A look at how Hurrican Irene impacted the east coast of the United States, from a healthcare perspective.
- The most recent report states that 27 people in eight states lost their lives because of the storm.
- Total damage on the East Coast is projected at $7 billion.
- After evacuating more than 1,000 patients, Southside Hospital in Bay Shore, NY, and the north and south campuses of Staten Island University Hospital (SIUH) received state approval to begin accepting inpatients on Sunday evening. About eight individuals came to the Southside ED during the storm on Saturday night and Sunday morning with cardiac conditions, stroke and other serious medical issues. They were stabilized and then transported to other North Shore-LIJ hospitals. "In an extraordinary display of teamwork and advanced emergency preparedness, employees and physicians from throughout the North Shore-LIJ Health System established a safe haven for more than 5,000 patients, outside nursing home residents and others seeking shelter during the first hurricane to hit the New York metropolitan area in 26 years," said Michael Dowling, North Shore-LIJ's president and chief executive officer. While North Shore-LIJ hospitals escaped major damage, several were operating on emergency power as of Sunday evening.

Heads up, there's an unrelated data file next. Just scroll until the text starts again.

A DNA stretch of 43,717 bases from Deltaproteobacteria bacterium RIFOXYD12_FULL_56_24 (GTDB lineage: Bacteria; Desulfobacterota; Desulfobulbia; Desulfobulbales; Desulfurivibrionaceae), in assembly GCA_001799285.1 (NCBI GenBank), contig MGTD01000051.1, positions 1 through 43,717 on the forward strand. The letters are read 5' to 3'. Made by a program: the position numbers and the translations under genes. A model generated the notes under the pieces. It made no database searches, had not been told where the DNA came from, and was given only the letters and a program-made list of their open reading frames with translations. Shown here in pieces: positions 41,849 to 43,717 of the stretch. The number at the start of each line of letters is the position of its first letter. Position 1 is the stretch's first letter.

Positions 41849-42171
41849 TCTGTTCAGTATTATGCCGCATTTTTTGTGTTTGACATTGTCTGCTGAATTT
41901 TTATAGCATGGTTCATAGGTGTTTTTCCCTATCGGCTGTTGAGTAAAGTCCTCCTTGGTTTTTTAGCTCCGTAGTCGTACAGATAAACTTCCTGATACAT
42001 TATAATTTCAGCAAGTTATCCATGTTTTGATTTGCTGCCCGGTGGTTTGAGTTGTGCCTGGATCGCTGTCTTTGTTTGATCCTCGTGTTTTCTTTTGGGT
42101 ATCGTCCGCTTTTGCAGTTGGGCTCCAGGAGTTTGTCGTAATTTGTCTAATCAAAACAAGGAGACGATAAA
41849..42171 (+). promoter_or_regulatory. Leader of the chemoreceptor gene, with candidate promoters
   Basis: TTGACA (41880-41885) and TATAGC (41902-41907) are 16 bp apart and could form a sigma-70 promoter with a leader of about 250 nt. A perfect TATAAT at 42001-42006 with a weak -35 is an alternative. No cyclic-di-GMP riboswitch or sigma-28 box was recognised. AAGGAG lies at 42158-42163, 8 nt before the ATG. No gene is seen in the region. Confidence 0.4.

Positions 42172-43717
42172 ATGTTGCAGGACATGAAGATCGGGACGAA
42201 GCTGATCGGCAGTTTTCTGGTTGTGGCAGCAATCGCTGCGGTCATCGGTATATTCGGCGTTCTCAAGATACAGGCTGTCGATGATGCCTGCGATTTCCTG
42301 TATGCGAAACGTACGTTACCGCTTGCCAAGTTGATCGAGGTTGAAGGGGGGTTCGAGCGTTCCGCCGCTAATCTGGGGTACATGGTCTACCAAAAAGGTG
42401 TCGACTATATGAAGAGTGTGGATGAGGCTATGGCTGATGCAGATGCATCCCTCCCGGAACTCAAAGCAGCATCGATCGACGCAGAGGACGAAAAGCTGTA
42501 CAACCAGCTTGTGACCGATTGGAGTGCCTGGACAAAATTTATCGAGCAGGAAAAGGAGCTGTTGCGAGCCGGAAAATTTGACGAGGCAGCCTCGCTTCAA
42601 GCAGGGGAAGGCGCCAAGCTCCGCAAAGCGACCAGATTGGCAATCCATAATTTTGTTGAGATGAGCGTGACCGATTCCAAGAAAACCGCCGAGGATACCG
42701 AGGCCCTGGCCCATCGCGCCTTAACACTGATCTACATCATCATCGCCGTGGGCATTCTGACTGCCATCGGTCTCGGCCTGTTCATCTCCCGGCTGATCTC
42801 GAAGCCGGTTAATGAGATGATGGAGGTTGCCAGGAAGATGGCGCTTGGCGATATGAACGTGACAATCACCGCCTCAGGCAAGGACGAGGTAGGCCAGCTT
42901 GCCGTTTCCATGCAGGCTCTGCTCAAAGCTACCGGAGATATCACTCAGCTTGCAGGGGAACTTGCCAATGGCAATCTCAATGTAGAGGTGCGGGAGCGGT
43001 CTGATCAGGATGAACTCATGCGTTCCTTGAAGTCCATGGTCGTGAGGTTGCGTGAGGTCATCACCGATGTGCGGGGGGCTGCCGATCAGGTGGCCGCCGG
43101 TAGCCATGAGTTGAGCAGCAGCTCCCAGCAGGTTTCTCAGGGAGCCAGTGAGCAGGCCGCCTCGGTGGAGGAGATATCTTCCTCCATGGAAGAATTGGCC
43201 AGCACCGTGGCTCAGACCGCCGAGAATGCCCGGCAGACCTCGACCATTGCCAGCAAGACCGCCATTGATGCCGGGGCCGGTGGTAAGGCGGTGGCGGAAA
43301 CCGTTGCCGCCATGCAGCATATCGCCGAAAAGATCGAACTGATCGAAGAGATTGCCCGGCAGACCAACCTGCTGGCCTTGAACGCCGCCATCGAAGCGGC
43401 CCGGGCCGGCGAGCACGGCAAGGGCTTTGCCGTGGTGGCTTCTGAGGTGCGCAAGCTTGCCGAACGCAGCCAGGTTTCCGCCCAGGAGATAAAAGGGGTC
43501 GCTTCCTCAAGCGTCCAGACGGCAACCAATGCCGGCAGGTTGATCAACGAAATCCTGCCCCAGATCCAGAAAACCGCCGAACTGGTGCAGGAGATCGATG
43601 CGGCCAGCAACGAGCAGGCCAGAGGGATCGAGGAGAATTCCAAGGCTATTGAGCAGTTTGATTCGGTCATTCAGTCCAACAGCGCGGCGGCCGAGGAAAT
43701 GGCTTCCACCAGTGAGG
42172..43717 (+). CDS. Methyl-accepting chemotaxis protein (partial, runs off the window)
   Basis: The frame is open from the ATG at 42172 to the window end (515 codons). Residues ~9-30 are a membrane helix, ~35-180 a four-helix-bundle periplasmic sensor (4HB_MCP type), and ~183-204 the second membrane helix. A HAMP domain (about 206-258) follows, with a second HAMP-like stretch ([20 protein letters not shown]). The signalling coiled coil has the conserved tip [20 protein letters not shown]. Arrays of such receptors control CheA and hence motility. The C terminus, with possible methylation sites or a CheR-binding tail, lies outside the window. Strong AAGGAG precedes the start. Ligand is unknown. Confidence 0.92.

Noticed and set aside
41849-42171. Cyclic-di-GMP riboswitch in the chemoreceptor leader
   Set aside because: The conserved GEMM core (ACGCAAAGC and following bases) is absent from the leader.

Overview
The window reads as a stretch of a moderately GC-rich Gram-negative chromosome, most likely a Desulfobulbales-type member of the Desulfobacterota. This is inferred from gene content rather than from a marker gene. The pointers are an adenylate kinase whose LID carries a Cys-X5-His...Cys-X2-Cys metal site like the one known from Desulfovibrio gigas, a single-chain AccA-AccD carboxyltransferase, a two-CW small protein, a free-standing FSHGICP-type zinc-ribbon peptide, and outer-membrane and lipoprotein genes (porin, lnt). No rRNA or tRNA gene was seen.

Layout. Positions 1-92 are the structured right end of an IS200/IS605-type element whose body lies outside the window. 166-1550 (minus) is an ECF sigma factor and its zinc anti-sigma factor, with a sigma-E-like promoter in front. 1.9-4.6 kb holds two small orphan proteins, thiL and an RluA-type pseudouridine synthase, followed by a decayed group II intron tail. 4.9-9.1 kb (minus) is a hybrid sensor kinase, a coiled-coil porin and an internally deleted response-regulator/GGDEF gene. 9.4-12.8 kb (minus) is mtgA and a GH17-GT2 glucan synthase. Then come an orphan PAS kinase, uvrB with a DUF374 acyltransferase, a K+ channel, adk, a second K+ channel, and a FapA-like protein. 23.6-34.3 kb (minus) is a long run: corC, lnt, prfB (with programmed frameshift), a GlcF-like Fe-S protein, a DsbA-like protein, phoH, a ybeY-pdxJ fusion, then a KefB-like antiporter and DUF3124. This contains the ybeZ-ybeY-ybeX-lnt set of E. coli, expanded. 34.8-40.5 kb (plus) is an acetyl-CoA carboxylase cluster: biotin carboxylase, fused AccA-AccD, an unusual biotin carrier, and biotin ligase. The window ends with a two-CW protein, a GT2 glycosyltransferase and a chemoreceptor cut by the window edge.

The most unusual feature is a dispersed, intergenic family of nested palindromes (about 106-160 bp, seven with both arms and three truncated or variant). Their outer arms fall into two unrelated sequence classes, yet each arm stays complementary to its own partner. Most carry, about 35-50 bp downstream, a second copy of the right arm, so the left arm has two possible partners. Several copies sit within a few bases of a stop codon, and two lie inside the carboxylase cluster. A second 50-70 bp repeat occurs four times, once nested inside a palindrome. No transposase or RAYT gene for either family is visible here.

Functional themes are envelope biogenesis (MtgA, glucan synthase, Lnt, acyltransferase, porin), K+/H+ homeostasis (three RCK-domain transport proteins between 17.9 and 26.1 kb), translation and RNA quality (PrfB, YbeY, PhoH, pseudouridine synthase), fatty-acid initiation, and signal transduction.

- As Hurricane Irene roared over North Carolina, the staff at New Hanover Regional Medical Center in Wilmington was kept busy delivering a dozen babies. Officials said the babies were born during a 17-hour lockdown as the storm swirled - another eight women were in labor.These "hurricane babies" represented a 30 percent spike at the hospital, which delivers about 4,000 babies each year. A few of the couples were considering Irene as a middle name.